Every former health secretary of the past 20 years has signed an open letter voicing "alarm and dismay" at the Government's failure to deliver on promises to improve services for mental health patients.
The letter urged ministers in Theresa May's administration to honour a pledge made by her predecessor, David Cameron, that the NHS would treat mental health equally with physical problems.
Conservative former health secretaries Lord Lansley, Stephen Dorrell and Kenneth Clarke and Labour's Andy Burnham, Alan Johnson, Patricia Hewitt, John Reid, Alan Milburn and Frank Dobson were joined by two former NHS chief executives, the chair of the House of Commons Health Committee and a slew of former ministers from three parties in signing the letter to The Times.
The signatories said they were "encouraged" by earlier Government statements backing calls for mental health patients to receive "the same timely access to treatment as others enjoy".
But they added: "Despite the warm words, one year on we see the same enduring injustice, the massive economic cost and the distress suffered by countless families across the country.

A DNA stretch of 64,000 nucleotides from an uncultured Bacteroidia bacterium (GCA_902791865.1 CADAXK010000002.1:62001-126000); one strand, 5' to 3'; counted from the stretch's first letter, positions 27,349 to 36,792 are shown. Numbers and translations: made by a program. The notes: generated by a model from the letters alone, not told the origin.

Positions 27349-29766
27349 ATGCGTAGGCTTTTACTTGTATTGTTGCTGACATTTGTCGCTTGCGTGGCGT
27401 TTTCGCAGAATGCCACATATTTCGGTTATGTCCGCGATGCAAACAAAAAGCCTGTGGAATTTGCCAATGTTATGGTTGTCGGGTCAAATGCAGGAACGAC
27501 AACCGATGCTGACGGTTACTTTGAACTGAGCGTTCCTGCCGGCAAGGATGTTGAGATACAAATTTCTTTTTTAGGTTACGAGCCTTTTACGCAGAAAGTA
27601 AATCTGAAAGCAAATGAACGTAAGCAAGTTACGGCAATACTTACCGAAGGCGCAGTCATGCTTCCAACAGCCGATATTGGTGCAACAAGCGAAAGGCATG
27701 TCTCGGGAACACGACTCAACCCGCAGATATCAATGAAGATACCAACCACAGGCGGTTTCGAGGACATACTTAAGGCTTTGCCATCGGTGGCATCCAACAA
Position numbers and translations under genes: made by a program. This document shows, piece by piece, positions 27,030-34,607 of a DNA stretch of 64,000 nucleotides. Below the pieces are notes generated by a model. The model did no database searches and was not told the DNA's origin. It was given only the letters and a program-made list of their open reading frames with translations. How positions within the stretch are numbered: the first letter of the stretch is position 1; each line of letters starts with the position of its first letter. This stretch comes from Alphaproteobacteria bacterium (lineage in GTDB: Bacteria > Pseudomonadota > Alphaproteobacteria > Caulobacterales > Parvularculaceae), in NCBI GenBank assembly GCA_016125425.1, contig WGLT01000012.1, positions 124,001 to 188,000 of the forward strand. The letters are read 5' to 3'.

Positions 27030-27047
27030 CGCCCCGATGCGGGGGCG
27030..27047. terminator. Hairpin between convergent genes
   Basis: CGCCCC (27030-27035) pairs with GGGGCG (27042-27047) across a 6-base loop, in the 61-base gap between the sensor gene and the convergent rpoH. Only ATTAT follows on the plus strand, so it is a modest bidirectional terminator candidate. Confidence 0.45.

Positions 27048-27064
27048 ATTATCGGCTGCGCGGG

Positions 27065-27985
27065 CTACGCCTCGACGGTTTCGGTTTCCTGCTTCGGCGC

"Despite promised increases in funding, mental health trusts are still suffering cuts. Suicide remains the biggest killer of men under 45, people in crisis are still routinely shunted across the country in search of a hospital bed, children with eating disorders are too often turned away from services, and there is a growing mental health crisis among young women.
"We are alarmed and dismayed that so many of these points echo those made a year ago when promises of real change were made by David Cameron and George Osborne. We urge their successors to make good the promise of genuine equality."
Current Health Secretary Jeremy Hunt told the newspaper: "We are making progress against our goal to address the difficulties faced by those with mental health problems - spending by clinical commissioning groups has increased by £693 million, every area in the country has put together plans to transform children's mental health services, and our suicide prevention strategy is to be refreshed, all backed by added investment."